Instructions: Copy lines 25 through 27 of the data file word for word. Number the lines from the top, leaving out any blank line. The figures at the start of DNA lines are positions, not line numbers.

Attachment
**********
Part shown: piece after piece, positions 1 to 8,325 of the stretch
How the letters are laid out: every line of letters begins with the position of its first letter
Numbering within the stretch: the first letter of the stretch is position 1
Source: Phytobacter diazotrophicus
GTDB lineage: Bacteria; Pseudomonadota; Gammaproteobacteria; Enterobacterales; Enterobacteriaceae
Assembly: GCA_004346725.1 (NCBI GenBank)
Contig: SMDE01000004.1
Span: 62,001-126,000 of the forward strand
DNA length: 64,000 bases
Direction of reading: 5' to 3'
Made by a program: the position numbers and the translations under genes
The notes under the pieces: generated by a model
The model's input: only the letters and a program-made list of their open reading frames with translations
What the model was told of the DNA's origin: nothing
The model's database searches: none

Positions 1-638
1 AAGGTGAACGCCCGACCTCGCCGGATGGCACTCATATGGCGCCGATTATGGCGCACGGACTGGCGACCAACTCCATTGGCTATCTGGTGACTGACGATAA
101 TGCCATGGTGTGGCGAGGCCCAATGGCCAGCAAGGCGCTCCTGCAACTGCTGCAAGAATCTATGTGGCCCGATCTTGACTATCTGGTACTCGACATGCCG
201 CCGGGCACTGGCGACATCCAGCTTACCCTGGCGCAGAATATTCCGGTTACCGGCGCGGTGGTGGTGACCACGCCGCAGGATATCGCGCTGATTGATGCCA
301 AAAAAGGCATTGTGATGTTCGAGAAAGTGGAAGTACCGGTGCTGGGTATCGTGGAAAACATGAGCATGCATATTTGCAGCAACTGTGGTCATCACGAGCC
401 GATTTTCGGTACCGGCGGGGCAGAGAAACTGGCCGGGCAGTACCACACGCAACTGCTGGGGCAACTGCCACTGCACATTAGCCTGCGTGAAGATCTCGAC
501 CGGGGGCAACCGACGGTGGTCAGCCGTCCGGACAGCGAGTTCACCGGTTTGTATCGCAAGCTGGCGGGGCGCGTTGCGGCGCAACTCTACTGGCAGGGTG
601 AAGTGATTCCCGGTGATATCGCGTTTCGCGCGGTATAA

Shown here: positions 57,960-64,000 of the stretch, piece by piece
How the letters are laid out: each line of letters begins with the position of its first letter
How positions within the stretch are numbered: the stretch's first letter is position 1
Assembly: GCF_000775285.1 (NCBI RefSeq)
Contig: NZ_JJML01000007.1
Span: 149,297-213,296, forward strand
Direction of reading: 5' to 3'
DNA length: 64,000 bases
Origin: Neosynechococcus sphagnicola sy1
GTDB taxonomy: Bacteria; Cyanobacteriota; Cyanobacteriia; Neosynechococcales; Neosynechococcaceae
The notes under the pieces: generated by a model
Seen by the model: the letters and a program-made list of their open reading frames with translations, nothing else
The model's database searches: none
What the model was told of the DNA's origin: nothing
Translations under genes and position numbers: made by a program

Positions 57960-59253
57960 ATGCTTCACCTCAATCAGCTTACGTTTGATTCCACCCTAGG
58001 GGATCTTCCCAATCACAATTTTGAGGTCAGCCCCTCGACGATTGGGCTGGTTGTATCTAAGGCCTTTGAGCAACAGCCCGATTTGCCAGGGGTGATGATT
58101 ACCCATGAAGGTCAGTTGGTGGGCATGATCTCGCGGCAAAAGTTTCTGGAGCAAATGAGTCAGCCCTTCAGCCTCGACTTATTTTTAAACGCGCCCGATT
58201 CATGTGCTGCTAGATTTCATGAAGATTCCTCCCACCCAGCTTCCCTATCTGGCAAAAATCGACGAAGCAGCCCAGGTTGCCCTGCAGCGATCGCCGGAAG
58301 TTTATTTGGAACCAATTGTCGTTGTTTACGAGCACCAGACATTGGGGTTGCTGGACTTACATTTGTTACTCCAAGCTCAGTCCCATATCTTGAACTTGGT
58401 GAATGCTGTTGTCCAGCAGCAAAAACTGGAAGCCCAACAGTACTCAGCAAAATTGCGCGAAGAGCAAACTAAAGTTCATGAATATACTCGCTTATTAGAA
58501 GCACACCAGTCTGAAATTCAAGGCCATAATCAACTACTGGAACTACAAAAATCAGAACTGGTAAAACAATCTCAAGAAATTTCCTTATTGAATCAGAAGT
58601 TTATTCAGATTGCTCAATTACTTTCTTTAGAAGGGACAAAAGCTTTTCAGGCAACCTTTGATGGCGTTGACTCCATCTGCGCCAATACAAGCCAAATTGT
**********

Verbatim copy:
How the letters are laid out: each line of letters begins with the position of its first letter
How positions within the stretch are numbered: the stretch's first letter is position 1
Assembly: GCF_000775285.1 (NCBI RefSeq)